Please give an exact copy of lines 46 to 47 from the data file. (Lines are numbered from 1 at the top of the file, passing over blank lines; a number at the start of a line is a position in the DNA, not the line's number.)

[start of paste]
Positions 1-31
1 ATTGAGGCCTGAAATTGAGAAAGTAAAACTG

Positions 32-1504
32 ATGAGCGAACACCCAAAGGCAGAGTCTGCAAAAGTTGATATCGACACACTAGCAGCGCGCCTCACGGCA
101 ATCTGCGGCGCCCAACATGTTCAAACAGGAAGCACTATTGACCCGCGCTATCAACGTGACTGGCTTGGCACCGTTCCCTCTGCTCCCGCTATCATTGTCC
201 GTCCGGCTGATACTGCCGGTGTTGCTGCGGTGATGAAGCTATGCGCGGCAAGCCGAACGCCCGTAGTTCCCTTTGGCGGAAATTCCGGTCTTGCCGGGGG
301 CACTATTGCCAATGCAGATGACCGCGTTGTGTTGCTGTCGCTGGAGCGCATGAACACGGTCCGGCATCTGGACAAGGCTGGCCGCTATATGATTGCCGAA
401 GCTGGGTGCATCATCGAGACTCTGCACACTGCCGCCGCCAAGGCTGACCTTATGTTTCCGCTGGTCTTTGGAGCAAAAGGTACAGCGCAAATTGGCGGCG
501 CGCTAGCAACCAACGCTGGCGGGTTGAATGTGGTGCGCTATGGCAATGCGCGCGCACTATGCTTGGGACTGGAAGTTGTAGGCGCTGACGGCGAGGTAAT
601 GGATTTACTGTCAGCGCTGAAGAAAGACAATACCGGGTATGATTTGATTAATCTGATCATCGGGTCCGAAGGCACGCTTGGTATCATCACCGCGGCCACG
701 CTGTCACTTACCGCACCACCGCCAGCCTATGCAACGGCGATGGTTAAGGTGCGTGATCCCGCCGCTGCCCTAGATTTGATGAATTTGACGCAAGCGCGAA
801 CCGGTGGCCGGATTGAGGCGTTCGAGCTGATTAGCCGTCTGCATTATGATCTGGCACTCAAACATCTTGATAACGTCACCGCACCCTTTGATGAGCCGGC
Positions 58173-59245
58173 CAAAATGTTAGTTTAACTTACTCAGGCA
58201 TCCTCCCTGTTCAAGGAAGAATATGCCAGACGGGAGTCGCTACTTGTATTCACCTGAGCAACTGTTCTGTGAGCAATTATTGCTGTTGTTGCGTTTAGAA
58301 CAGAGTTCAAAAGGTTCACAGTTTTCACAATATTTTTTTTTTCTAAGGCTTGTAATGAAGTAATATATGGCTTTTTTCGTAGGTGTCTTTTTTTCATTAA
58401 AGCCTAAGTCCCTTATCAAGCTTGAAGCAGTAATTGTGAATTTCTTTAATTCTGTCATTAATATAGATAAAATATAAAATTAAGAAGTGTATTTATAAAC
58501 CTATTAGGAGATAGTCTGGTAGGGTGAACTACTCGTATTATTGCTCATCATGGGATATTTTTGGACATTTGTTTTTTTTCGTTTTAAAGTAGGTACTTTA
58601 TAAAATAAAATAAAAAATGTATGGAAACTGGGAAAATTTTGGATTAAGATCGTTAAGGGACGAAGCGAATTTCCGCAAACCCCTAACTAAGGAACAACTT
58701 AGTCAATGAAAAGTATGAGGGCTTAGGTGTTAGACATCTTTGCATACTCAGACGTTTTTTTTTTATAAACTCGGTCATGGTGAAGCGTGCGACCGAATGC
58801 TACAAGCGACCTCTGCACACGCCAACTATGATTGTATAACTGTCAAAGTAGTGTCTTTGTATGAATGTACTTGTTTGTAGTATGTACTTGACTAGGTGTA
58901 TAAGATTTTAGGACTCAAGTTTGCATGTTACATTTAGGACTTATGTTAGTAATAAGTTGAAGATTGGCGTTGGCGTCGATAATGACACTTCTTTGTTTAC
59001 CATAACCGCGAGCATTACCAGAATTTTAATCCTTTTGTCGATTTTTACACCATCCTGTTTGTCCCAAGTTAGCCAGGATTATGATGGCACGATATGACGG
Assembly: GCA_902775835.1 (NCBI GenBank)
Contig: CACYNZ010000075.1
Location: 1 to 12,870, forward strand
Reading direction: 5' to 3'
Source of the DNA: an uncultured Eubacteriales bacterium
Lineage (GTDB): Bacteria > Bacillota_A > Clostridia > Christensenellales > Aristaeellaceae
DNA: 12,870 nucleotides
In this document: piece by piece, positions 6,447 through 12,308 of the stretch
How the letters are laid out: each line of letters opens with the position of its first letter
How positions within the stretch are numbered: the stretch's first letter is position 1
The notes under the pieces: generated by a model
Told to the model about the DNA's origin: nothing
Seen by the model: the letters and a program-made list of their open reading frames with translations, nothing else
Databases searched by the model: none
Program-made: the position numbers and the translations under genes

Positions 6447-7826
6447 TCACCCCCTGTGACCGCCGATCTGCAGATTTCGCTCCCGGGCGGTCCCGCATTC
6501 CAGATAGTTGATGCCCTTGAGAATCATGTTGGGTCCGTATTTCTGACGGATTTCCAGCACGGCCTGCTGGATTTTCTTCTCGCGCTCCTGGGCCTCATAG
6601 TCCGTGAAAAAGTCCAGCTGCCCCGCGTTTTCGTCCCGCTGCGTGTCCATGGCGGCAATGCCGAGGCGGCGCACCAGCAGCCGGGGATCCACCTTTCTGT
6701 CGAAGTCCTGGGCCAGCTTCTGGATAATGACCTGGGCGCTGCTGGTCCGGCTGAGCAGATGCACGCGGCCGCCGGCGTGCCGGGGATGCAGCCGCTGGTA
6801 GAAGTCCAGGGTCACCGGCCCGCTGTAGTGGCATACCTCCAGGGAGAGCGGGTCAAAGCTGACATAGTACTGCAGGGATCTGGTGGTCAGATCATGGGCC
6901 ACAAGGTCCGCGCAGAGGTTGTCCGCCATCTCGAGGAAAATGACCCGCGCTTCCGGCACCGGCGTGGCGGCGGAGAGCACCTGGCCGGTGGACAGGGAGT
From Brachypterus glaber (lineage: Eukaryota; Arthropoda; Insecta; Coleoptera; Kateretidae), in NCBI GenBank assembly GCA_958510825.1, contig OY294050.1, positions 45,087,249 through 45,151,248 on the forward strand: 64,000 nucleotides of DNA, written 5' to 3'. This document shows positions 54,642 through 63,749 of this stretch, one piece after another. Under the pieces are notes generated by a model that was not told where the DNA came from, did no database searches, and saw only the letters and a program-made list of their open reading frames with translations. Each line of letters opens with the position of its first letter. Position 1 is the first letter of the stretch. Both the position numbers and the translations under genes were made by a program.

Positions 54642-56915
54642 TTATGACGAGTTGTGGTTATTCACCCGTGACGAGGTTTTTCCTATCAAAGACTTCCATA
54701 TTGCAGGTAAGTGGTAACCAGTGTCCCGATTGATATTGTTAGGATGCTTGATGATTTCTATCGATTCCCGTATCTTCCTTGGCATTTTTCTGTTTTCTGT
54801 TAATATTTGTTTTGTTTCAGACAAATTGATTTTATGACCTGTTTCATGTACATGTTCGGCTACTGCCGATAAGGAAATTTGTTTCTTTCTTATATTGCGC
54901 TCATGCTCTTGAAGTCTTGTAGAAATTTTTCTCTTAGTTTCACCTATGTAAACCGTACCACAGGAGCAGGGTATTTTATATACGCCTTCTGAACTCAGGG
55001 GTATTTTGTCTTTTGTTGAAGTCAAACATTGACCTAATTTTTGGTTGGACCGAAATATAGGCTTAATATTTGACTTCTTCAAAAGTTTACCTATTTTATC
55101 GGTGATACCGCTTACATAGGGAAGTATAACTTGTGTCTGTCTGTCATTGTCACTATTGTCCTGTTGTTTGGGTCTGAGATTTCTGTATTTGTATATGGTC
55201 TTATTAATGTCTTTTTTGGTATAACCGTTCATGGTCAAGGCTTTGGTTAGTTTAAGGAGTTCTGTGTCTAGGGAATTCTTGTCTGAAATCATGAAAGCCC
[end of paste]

From Brachypterus glaber (lineage: Eukaryota; Arthropoda; Insecta; Coleoptera; Kateretidae), in NCBI GenBank assembly GCA_958510825.1, contig OY294050.1, positions 45,087,249 through 45,151,248 on the forward strand: 64,000 nucleotides of DNA, written 5' to 3'. This document shows positions 54,642 through 63,749 of this stretch, one piece after another. Under the pieces are notes generated by a model that was not told where the DNA came from, did no database searches, and saw only the letters and a program-made list of their open reading frames with translations. Each line of letters opens with the position of its first letter. Position 1 is the first letter of the stretch. Both the position numbers and the translations under genes were made by a program.

Positions 54642-56915